Wednesday, July 26, 2006

Eureka

It's a town that doesn't exist. It doesn't appear on any maps, and no-one ever talks about it outside of the white picket fences and idilic homes that make up this cosy little hide-away. At first glance it may look perfectly normal, but look closer.

Small town. Big secret.

Eureka is Sci-Fi Channels newest offering for the fall line-up, though it started last week, so perhaps that's a "late summer line-up". The channel that brought us the all-new BattleStar Galactica, StarGate SG-1 and... um ECW (?!?) brings us a new take on sci-fi in the form of a quirky drama.

Set in the town of Eureka the series follows Jack Carter, a US Marshal who accidentally ends up there after taking a wrong turn one dark and stormy night. Turns out the entire town in populated by genius' of various degrees (ba-dum pish!). Even a few of the kids are super smart, one can do theoretical physics in his head, so long as it's in chalk and on a horizonal surface. And the local garage mechanic is revealed to be an ex-Nasa shuttle engineer, a certified coroner and practicing preacher, all while working on an anti-gravity generator in his shed. Oh, and he's Miles Dyson from Terminator 2. No seriously. See for yourself.

Having seen the pilot and the second episode, I have high hopes for this series. It's hilariously funnny, without being silly. Jack, the Marshal-turned-town-sheriff has a moody house. Portable fission reactors are stored under the bed. The greatest animal to ever be hunted is a dog ("a local hazard"). The character reactions to situations are more than believable, especially Jacks reactions to all the crazy stuff that others take are the daily norm. You know the writers are on the mark when you listen to an explaination of something, think to yourself "Yeah, right. Like he's gonna believe that" only to hear Jack turn and say "Yeah, right. You expect be to believe that?"

The stories so far have been far less about sci-fi and more about the characters. Tech merely supports the location, and reinforces how this town is far from normal, but the core of the pilot and second episode lies in the interactions of the characters rather than any special effect plot device. Though the tech is definately present. There are better ways of identifying someone than DNA checks, and there is a form for "undeadening someone", because, you know... it happens that often in this town.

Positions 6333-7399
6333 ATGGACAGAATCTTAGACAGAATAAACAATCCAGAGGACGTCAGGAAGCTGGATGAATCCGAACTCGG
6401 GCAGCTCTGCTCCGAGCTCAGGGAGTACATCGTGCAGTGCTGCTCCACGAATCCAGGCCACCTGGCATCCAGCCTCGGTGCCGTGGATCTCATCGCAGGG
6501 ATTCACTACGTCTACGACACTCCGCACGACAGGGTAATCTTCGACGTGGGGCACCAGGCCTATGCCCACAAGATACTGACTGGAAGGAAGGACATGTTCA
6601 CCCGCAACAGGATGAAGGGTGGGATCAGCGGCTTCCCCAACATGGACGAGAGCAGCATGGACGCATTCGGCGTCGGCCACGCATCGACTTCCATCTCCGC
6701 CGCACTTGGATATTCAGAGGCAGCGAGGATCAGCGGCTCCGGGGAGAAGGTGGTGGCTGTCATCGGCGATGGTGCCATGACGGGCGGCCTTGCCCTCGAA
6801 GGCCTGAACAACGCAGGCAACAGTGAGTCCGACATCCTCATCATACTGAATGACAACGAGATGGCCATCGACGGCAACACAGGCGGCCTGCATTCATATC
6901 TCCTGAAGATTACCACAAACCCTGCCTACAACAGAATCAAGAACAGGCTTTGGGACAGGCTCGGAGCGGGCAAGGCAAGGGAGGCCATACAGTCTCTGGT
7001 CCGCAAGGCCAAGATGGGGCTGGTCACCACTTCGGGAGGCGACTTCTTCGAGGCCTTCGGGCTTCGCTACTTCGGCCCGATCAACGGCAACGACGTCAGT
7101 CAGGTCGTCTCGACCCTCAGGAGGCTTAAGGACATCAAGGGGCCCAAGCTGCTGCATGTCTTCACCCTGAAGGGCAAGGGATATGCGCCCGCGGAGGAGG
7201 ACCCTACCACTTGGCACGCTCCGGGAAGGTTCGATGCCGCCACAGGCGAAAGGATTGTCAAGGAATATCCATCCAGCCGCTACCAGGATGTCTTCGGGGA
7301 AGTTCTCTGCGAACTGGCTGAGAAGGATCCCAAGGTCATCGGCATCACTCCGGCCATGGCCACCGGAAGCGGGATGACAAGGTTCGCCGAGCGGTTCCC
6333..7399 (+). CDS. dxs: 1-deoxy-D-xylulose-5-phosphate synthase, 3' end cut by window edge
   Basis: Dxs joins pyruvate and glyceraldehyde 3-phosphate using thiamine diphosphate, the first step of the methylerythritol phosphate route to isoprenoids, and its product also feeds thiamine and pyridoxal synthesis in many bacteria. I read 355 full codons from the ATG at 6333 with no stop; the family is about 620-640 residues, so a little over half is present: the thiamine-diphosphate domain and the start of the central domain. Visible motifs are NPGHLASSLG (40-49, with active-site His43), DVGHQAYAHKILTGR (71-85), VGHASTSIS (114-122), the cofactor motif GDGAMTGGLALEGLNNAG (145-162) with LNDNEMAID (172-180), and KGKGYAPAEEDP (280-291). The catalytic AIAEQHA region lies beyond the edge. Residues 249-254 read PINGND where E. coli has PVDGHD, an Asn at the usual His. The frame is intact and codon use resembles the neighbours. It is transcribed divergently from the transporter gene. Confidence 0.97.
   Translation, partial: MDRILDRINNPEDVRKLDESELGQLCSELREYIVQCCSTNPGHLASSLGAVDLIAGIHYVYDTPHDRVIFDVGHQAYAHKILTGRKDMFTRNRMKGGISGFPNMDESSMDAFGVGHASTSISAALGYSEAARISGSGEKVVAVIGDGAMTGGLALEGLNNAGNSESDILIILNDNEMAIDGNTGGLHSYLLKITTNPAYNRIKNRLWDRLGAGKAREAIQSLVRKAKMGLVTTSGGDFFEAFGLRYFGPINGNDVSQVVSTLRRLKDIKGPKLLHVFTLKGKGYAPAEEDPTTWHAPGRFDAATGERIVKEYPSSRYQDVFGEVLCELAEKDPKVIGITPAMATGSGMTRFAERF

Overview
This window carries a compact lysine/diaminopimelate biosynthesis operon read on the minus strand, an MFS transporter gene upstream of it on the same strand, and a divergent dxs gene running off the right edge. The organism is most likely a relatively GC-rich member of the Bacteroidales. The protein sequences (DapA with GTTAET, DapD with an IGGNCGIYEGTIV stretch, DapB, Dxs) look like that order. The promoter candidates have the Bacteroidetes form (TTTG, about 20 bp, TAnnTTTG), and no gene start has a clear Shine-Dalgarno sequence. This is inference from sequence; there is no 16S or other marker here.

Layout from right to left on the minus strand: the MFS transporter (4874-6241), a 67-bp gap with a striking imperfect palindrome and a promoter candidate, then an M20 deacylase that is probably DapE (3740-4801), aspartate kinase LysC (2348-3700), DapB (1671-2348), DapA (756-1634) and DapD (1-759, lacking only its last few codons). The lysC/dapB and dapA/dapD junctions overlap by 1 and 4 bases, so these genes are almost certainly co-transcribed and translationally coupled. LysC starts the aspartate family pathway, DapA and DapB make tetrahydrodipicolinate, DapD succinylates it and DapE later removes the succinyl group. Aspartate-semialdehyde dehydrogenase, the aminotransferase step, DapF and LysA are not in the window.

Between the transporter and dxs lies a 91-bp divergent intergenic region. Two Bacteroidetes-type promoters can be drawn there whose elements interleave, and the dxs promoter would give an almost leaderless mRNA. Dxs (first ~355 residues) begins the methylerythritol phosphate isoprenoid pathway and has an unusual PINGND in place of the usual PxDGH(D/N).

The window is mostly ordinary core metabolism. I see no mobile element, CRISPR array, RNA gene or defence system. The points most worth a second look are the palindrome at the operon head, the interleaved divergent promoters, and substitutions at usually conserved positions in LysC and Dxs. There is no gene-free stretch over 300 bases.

Speaking of forms, the show does a great job of creating a believable lived-in, super-secret town, and it's the little things that make this special. Jack has to sign forms to guarantee his silence once the others trust him enough to let him in on more of Eureka. In the pilot, the local diner is taking bets on where the next "anomaly" will hit. It's the little things that count.

Not so little is the additional advertising going into the series. Made In Eureka is a website showcasing some of the more important advances created in the town. Almost like viral advertising, but I always got the impression that viral adverts should be very subtle as to what they are actually for. This is linked from the Sci-Fi website. Not very viral, but still cool.

Also on the Sci-Fi.com website are some made-for-the-net webisodes. Interesting extra stories that show a care and desire to ensure the success of the series outside of just how well it does on tv.

I'm enjoying this show, and hope to see it continue for some time. Great acting, great writing, great effects when needed.

Oh, and you think I spoiled anything by telling you the town is full of super-genius'? Hehehe. Anyone can enter the small town of Eureka. The big secret goes deeper.

3 comments:

Jp said...

Viral advertising doesn't have to be subtle. It just as to get the audience to spread the word for the product. Most of them try to be cryptic so people will pass it along asking their friends "What do you think this is about?".

But a blatantly obvious one where friends pass it along simply because it's funny or odd or whatever would be just as good an example. The whole gimmick is that you just set the ball rolling and the fans or potential customers or whatever take it from there.

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